“Like other artists associated with Italian Futurism, Severini was fascinated by the interactions of movement and matter and the dynamic speeds of the modern world. In his manifesto ‘Plastic Analogies of Dynamism’ (1913–14), written just before [the work featured here] was painted, he describes the sensory and visual ‘analogies’ that resonate across seemingly unrelated objects, from a dancing girl to a rushing express train to abstract forms.” (Metropolitan Museum of Art) 

In around 1916, Severini embraced a more rigorous and formal approach to composition; instead of deconstructing forms, he wanted to bring geometric order to his paintings. His works from this period were usually still-lifes executed in a Synthetic Cubist manner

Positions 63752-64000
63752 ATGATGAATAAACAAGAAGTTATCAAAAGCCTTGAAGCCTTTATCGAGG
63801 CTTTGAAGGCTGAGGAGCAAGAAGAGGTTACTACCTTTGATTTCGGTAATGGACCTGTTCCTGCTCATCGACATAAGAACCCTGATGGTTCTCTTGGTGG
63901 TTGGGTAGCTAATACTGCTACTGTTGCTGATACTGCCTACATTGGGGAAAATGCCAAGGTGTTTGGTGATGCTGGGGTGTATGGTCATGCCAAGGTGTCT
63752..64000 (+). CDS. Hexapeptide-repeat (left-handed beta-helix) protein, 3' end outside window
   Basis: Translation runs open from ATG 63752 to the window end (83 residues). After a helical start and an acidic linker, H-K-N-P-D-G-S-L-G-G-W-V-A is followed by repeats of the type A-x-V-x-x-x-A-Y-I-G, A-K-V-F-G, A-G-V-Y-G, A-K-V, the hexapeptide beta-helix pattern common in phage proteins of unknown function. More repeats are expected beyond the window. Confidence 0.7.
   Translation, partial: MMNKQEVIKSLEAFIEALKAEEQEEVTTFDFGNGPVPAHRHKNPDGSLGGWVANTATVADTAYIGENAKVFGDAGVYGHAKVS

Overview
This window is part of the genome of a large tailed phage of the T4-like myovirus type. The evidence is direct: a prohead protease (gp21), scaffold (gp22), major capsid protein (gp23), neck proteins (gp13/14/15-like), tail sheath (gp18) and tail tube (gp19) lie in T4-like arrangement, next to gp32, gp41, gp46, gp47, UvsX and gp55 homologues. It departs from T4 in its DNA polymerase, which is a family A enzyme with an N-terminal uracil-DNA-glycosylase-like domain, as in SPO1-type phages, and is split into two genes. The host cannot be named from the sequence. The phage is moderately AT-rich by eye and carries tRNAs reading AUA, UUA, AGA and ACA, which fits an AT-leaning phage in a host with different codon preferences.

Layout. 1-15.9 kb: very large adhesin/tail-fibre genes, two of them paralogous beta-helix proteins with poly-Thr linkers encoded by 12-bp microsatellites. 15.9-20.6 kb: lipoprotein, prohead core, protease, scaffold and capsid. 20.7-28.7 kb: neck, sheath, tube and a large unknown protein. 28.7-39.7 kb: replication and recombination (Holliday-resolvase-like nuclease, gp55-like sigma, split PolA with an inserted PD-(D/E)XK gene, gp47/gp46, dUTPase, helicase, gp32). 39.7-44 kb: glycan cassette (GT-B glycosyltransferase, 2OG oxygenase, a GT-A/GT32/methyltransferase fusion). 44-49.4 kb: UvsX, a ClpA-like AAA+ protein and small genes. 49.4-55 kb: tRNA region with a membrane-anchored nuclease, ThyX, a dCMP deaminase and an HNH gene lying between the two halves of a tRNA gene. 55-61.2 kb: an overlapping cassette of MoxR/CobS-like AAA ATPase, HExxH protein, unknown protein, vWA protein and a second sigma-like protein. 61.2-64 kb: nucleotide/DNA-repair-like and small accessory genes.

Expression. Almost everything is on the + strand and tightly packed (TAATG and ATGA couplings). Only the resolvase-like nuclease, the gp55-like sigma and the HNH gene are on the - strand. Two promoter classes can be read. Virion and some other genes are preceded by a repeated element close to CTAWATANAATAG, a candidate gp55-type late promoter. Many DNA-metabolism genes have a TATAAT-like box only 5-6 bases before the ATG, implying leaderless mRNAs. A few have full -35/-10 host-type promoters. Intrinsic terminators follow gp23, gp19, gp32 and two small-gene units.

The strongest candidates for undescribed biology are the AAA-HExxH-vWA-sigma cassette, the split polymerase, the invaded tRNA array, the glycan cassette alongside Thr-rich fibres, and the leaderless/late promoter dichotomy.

To learn more about Severini, Futurism, and Cubism, take What About Art? founder Dr. Jill Kiefer’s class on Modern Movements, beginning Saturday May 1st at the Bethany Arts Community. You can learn more and register HERE.


Modern Movements: An In-depth Series on Modern Art with Jill Kiefer

(click photo for larger image) (click photo for larger image)Jill Kiefer will be leading a six-week class on Modern Art this Spring at the Bethany Arts Community in Ossining. The series begins on Saturday, May 4th. Class times are 10 AM - NOON. Space is Limited, so please do  REGISTER NOW!


Peggy Guggenheim: A Major Force in the Art World